The treatment of atherosclerosis has for many years centered around attempts to lower the serum cholesterol level. The rationale for such therapy rests entirely on the statistically significant correlation which exists between coronary atherosclerosis and elevated serum cholesterol levels.1 However, it has yet to be shown that reduction of serum cholesterol significantly modifies the course of coronary atherosclerosis. In fact, there is evidence that the serum cholesterol is not a true reflection of tissue cholesterol levels, and, therefore, definitive evaluation of any therapy can only be obtained from long-term clinical studies based on the incidence of myocardial infarction and on survival. Nevertheless, because of our almost total ignorance of the etiology of atherosclerosis, the best available field for the clinical investigation of atherosclerosis remains the experimental reduction of the total cholesterol stores of the body.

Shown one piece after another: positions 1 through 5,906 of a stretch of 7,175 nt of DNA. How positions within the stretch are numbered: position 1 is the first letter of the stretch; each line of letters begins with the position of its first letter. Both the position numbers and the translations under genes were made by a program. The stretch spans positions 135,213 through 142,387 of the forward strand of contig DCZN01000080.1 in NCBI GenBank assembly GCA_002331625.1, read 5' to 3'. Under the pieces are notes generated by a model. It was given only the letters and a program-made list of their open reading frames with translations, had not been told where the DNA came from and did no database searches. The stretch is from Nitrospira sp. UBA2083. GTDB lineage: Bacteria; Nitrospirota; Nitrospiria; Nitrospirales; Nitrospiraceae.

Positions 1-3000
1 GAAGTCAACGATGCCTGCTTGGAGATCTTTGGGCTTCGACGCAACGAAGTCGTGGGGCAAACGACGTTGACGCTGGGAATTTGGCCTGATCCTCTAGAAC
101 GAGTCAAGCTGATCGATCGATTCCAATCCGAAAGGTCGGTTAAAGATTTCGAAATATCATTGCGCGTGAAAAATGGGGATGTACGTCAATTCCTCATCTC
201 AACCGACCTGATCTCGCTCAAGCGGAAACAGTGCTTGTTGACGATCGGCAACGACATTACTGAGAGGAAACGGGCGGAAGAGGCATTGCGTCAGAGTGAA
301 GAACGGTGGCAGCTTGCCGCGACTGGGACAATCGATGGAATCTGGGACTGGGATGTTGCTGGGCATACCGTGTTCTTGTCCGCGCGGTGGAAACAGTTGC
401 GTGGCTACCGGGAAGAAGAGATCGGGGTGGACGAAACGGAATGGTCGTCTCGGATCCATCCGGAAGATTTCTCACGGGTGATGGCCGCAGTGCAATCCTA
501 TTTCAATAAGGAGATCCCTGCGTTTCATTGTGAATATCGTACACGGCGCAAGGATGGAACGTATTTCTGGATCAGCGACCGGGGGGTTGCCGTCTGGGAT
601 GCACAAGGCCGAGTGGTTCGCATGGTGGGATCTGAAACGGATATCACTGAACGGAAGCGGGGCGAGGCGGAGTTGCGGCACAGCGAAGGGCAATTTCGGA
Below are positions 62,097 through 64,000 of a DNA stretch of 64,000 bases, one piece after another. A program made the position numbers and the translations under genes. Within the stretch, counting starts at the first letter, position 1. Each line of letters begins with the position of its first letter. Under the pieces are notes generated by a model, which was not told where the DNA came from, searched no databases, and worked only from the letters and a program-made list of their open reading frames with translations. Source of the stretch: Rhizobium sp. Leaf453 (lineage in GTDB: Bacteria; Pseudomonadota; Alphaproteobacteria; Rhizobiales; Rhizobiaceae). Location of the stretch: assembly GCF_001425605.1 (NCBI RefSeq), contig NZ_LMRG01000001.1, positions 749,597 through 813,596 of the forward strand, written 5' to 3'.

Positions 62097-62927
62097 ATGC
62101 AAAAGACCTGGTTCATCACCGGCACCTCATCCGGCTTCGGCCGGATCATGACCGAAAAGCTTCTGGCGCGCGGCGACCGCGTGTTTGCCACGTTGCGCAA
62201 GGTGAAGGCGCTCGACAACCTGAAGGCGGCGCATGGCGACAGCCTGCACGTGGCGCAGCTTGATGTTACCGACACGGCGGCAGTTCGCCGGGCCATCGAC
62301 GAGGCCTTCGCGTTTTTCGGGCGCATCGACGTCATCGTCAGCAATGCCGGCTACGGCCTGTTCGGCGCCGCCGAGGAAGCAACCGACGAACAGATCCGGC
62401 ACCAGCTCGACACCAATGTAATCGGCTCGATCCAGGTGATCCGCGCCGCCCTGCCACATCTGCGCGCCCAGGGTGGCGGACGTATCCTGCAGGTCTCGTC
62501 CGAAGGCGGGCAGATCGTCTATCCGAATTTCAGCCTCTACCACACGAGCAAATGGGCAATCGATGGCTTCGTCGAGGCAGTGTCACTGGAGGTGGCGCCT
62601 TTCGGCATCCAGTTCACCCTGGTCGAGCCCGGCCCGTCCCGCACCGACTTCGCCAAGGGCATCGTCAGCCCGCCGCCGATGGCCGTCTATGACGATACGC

The cholesterol content of the body can be lowered in three ways: